Data loss is not about if, but when. At some point or another, you will suffer data loss. It might just be accidentally permanently deleting a file, or it might be something greater, like losing an external hard drive or an internal drive failing and corrupting your data.
In an ideal world, you’ll have a backup plan that will cover all eventualities. You will back your data up to multiple locations and in multiple formats; one of those locations will be off-site. Of course, we’re not in an ideal world. Perhaps you don’t have a backup plan at all, or it doesn’t cover all eventualities. If you land in the former group, you need to correct that mistake. If you’re in the latter, that’s more forgivable – time and money are limited.
However, you might want to consider the time and money that you’ll have to spend trying to get your data back. That’s right – it is possible to get your data back under the right circumstances.
When data is removed from your drive, the space it occupied is marked as free. That data is still there, just invisible to the operating system. Things are a bit more complicated when it comes to physical corruption or other drive formats.
The question you might be wondering is at what point does it become too late to recover data? That’s a difficult one to definitively answer because it needs to be assessed on a case-by-case basis. Broadly speaking, though, it’s never too late to try and attempt recovery. However, the longer you leave it, the less your chances of success become.
Unless you drive has been burnt to a crisp and nothing remains of it, it could be possible to recover some data. This is why businesses make use of enterprise-grade shredders when destroying their storage media because it’s the only way to actually get rid of the data. It’s certainly why you should never sell any used devices on auction websites because someone could just run some recovery tools and pull up your sensitive data.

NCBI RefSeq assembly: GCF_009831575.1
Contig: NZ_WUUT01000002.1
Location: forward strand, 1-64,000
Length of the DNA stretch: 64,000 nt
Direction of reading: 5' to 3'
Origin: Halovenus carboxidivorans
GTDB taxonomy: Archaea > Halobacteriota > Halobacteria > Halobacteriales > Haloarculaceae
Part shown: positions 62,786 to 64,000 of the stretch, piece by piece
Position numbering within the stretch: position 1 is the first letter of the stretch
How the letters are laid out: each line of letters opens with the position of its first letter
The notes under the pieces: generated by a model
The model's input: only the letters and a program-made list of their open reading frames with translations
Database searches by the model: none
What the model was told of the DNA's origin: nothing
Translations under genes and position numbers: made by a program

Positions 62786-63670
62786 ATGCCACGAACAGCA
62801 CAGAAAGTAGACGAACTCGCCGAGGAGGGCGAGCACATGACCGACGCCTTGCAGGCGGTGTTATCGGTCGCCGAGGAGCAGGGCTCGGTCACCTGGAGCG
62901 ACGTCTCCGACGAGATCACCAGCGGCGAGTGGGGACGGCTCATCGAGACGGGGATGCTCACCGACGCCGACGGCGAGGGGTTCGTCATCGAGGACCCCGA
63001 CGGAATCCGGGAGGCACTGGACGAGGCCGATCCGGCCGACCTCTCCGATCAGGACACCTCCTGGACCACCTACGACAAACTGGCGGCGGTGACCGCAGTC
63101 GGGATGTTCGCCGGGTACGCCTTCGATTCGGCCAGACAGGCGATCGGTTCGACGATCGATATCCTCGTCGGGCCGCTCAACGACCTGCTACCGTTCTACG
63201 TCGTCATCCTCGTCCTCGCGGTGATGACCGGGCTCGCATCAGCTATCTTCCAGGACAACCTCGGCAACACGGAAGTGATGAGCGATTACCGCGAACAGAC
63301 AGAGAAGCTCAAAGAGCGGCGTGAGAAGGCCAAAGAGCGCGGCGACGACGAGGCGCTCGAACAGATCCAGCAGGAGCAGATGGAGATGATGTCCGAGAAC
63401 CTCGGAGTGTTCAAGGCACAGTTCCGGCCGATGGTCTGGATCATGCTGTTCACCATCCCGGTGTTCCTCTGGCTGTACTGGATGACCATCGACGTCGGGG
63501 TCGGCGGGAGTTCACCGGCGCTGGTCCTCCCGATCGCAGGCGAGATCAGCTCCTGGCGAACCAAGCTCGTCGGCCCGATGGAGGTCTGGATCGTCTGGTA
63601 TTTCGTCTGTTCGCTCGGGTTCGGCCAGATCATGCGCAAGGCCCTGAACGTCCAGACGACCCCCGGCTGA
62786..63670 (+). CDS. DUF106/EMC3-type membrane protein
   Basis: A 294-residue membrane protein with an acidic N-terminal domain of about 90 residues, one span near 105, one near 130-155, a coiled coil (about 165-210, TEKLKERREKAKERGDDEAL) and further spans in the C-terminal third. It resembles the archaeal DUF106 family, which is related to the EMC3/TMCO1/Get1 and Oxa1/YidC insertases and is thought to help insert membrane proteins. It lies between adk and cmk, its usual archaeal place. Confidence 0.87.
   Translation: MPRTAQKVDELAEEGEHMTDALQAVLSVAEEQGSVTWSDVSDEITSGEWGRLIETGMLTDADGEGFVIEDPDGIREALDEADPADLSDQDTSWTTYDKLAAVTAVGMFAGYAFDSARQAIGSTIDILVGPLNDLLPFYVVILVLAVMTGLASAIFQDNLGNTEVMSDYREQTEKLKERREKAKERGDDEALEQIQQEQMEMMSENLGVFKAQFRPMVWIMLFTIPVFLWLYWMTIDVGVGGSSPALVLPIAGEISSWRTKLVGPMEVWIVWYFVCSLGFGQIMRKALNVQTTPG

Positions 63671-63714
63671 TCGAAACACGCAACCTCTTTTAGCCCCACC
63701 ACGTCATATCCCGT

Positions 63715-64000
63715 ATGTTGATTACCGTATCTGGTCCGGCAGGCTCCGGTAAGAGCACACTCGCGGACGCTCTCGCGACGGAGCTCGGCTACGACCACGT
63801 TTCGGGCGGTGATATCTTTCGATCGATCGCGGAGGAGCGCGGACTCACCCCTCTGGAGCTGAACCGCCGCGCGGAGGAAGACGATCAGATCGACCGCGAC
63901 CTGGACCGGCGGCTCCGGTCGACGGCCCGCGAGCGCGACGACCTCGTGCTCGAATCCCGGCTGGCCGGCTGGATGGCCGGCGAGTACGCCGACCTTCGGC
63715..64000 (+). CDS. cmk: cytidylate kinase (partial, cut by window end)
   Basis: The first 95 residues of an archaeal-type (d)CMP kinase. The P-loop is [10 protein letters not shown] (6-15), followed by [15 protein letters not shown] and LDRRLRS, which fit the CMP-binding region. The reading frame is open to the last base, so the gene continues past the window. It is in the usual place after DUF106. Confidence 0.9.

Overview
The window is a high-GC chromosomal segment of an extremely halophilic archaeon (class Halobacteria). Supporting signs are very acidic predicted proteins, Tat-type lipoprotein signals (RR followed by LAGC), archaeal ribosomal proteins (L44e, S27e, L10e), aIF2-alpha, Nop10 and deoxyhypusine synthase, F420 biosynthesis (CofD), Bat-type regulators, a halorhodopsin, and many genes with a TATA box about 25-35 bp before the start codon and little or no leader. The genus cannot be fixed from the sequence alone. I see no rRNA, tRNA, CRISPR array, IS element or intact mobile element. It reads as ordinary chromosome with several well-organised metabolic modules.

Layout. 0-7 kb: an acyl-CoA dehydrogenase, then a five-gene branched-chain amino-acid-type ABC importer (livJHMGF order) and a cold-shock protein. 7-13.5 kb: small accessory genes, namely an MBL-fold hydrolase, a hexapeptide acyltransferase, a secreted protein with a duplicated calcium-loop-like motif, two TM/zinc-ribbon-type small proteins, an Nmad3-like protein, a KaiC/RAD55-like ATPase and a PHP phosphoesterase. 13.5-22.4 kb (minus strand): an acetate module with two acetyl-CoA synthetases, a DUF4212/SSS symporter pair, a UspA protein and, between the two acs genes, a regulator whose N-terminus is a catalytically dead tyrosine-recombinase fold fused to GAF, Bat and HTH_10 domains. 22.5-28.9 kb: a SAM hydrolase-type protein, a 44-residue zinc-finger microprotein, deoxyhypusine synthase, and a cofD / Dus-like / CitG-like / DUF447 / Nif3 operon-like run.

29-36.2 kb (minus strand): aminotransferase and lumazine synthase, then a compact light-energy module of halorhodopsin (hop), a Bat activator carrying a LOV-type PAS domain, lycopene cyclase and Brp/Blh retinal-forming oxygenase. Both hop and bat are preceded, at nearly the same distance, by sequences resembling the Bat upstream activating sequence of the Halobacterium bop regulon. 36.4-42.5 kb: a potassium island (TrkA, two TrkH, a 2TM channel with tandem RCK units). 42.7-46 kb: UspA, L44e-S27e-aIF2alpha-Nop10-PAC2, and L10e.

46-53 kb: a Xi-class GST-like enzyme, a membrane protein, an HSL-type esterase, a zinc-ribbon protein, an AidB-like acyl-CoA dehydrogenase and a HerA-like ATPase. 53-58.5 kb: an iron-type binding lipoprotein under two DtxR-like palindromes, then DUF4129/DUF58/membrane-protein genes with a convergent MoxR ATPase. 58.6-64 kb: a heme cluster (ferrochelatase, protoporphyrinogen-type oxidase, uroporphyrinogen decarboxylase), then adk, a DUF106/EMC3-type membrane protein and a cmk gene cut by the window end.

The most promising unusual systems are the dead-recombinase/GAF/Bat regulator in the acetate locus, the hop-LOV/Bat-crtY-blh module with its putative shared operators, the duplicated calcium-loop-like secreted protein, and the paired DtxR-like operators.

If your damage is logical (the drive isn’t physically damaged, but instead is corrupted at a system level), you should download some data recovery software so it can scan the drive. You might be surprised at what it can detect, providing you didn’t keep using the drive once you discovered the data loss.
If the drive damage is physical (perhaps through natural disaster), you need to take it to a professional company who can deal with it using the right tools and facilities. Unless you’re a trained expert, there’s no way you can safely attempt data recovery.
You should never give up hope when it comes to getting your data back. You’d be surprised at what software and professionals can recover from a drive; data you deleted years ago could be pulled right back out. It may not be entirely in one piece – for example, images could be distorted or documents could have missing characters – but that’s better than nothing.
When Is It Too Late to Recover Data?
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